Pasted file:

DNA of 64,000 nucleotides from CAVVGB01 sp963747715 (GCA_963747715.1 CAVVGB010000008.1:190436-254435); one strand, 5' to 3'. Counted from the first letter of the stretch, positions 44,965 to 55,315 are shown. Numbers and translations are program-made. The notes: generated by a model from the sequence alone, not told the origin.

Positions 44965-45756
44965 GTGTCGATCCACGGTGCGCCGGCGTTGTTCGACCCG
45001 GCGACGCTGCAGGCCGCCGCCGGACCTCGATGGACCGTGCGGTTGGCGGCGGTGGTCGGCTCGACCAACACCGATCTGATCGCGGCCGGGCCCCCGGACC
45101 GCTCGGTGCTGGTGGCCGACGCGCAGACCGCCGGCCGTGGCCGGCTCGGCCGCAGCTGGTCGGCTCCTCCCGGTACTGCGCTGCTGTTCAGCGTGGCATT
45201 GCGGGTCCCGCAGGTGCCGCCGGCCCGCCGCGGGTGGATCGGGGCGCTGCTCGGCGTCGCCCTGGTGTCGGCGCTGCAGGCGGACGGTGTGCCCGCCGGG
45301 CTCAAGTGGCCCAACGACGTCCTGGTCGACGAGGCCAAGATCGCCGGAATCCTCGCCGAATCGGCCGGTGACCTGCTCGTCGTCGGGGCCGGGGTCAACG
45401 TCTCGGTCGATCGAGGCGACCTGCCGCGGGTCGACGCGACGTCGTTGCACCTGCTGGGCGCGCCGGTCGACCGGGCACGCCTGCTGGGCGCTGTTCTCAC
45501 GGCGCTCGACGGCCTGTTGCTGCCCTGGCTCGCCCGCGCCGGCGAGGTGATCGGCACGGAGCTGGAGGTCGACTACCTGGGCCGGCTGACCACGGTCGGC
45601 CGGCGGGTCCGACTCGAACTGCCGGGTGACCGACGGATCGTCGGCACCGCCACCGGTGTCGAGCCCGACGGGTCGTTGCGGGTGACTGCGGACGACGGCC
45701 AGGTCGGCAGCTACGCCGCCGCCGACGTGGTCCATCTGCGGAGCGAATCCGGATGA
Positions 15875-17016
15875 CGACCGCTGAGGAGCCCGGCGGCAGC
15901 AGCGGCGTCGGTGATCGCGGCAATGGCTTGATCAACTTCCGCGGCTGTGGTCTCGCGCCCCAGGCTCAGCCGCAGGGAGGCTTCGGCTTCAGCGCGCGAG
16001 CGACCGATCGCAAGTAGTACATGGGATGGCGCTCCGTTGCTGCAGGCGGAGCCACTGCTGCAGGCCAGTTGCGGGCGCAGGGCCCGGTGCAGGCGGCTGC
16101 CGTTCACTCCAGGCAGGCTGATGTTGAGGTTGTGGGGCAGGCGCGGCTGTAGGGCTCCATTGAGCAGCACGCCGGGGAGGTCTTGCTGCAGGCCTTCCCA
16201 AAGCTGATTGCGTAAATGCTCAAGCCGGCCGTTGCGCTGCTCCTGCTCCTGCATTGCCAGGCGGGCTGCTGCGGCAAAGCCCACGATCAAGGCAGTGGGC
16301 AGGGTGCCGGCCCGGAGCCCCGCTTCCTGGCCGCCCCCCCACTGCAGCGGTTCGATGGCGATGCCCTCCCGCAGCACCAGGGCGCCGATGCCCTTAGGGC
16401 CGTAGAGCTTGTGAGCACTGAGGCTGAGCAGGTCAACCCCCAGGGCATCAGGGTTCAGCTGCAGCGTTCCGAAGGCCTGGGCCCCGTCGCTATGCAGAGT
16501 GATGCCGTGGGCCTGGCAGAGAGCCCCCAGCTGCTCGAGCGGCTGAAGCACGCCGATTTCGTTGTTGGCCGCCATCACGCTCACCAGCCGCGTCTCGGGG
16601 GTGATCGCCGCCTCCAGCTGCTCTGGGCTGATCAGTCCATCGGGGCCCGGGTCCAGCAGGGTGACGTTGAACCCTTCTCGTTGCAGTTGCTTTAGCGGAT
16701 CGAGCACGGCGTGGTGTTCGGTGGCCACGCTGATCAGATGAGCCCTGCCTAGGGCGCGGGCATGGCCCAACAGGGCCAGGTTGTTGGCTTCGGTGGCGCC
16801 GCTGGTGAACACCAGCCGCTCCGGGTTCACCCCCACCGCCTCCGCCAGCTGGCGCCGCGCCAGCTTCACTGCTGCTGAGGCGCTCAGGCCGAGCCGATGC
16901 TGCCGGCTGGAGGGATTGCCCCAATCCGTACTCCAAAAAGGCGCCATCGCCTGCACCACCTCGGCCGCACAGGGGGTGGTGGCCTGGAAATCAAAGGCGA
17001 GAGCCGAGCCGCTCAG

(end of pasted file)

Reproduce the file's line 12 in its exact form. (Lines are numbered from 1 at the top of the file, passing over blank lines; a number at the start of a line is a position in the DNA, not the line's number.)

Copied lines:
Positions 15875-17016